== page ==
July 3—AKF testifies at Senate Health Committee hearing that AB 290 will force AKF to leave the state. “Our lawyers have determined that we will be forced to shut down in California if AB 290 is enacted,” says AKF President and CEO LaVarne Burton. Committee passes bill.
July 26—AKF sends email to California Congressional delegation to update the delegation.
July 29—AKF meets with Rep. Porter’s office about our HIPP program.
Aug. 6—Letter of Opposition to members of the California Senate Appropriations Committee
Aug. 9—AKF sends letter to all of its California grant recipients letting them know that if AB 290 becomes law, AKF will have to stop the program in California. AKF advises patients to begin to research all health coverage options for which they could qualify and that they could afford in 2020, without AKF assistance. AKF provides patients with links to state and federal resources. AKF also provides advice to those patients who are on the transplant list.
Aug. 22—AKF meets with Senate Appropriations Committee Chairman Anthony Portantino and shares with him the letter to patients that went out on Aug. 9. AKF urges Sen. Portantino not to let AB 290 out of committee because of the harm it will cause patients.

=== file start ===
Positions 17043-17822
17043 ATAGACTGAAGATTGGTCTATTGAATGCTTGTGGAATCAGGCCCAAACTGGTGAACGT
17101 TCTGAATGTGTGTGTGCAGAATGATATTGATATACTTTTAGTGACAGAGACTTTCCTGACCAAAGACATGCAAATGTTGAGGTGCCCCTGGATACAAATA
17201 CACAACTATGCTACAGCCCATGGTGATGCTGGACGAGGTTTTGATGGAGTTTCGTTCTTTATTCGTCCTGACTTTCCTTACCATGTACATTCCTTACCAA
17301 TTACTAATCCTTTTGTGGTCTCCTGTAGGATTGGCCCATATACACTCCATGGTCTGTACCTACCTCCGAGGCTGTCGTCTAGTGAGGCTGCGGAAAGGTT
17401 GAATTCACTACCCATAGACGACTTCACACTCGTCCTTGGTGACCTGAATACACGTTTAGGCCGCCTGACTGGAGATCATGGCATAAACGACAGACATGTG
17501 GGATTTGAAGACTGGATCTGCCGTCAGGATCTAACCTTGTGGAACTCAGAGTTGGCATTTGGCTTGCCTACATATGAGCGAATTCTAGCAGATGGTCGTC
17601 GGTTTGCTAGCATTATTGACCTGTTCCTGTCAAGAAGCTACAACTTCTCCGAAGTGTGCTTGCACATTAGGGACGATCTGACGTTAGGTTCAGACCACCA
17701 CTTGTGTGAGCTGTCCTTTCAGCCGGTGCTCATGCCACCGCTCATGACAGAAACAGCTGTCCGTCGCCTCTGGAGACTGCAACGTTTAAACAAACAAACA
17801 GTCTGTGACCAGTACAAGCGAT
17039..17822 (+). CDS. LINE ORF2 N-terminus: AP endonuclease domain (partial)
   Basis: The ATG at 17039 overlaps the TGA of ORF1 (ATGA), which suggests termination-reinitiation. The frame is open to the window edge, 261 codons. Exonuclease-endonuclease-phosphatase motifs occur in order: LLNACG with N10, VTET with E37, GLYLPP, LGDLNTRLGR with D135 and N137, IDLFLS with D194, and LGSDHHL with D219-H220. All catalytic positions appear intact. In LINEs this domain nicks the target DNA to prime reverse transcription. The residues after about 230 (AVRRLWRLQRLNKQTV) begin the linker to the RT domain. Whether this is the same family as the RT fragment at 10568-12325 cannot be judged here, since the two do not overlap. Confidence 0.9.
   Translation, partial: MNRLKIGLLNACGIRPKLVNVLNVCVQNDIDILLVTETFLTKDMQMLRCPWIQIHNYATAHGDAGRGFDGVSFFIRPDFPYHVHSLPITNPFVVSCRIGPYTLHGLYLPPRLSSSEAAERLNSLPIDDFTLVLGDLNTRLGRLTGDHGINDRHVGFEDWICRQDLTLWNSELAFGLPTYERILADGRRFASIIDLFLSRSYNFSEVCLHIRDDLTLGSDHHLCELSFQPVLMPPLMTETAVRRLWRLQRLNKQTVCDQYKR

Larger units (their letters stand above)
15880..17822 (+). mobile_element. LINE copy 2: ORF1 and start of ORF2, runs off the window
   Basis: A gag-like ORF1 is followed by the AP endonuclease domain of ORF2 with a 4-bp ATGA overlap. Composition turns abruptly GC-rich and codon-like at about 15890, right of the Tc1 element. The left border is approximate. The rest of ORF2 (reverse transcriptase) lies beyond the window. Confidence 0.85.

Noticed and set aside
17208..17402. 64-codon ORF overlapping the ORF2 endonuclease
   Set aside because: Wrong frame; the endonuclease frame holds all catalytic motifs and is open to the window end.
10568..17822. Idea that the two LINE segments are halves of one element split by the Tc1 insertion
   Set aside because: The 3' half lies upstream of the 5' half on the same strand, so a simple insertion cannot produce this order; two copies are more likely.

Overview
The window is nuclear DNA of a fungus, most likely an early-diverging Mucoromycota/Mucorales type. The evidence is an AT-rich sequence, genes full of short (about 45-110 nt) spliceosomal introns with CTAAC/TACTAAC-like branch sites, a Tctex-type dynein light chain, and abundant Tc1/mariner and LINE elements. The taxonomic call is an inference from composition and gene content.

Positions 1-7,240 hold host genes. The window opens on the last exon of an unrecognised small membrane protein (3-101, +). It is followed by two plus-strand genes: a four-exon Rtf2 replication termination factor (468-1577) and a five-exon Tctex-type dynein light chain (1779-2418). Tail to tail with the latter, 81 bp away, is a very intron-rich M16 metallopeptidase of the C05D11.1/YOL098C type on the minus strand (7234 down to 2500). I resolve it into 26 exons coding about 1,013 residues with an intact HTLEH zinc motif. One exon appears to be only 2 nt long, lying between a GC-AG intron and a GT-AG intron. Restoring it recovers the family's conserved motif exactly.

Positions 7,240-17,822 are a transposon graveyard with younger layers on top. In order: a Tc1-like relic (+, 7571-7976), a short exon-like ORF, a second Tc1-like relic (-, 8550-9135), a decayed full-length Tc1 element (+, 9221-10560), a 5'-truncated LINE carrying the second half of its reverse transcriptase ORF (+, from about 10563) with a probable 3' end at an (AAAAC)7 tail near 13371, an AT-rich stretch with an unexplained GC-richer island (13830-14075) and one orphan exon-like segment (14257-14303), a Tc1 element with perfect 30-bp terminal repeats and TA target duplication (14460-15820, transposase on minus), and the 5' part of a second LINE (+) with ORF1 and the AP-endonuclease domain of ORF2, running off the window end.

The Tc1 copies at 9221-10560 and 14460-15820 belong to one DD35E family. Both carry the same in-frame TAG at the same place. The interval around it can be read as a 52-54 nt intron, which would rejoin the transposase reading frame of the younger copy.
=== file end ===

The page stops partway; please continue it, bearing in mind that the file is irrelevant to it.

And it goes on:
August 23—AKF sends letter to Sen. Portantino reiterating our position.
Sept. 9—AKF distributes Floor Alert, California Senate.
Sept. 10—AB 290 passes California legislature by slimmest of margins. Behind closed doors and without AKF’s input, the bill has undergone major last-minute amendments that would rewrite AKF’s program in the state. AKF needs to study the amendments and determine if they will allow AKF to continue operating without violating 97-01. AKF issues national press release urging a veto and stating that it is considering what to do in California.
Sept. 11—AKF meets with Congresswoman Porter and her staff to discuss our HIPP program. A HIPP grant recipient and constituent of Congresswoman Porter’s also attended the meeting.
Sept. 12—AKF sends letter of opposition to Governor Newsom.
Sept. 12—AKF issues national press release stating that if AB 290 becomes law, AKF will have to end its program in California. “After careful consideration, we are informing all of our grant recipients in California and the social workers at the clinics, hospitals and nursing homes where they are treated that if Governor Newsom signs AB 290, it will force us to stop providing charitable premium assistance in California on the day it becomes law, January 1, 2020. If this happens, we will be communicating with our grant recipients throughout the shutdown process to answer their many questions and respond to their concerns.”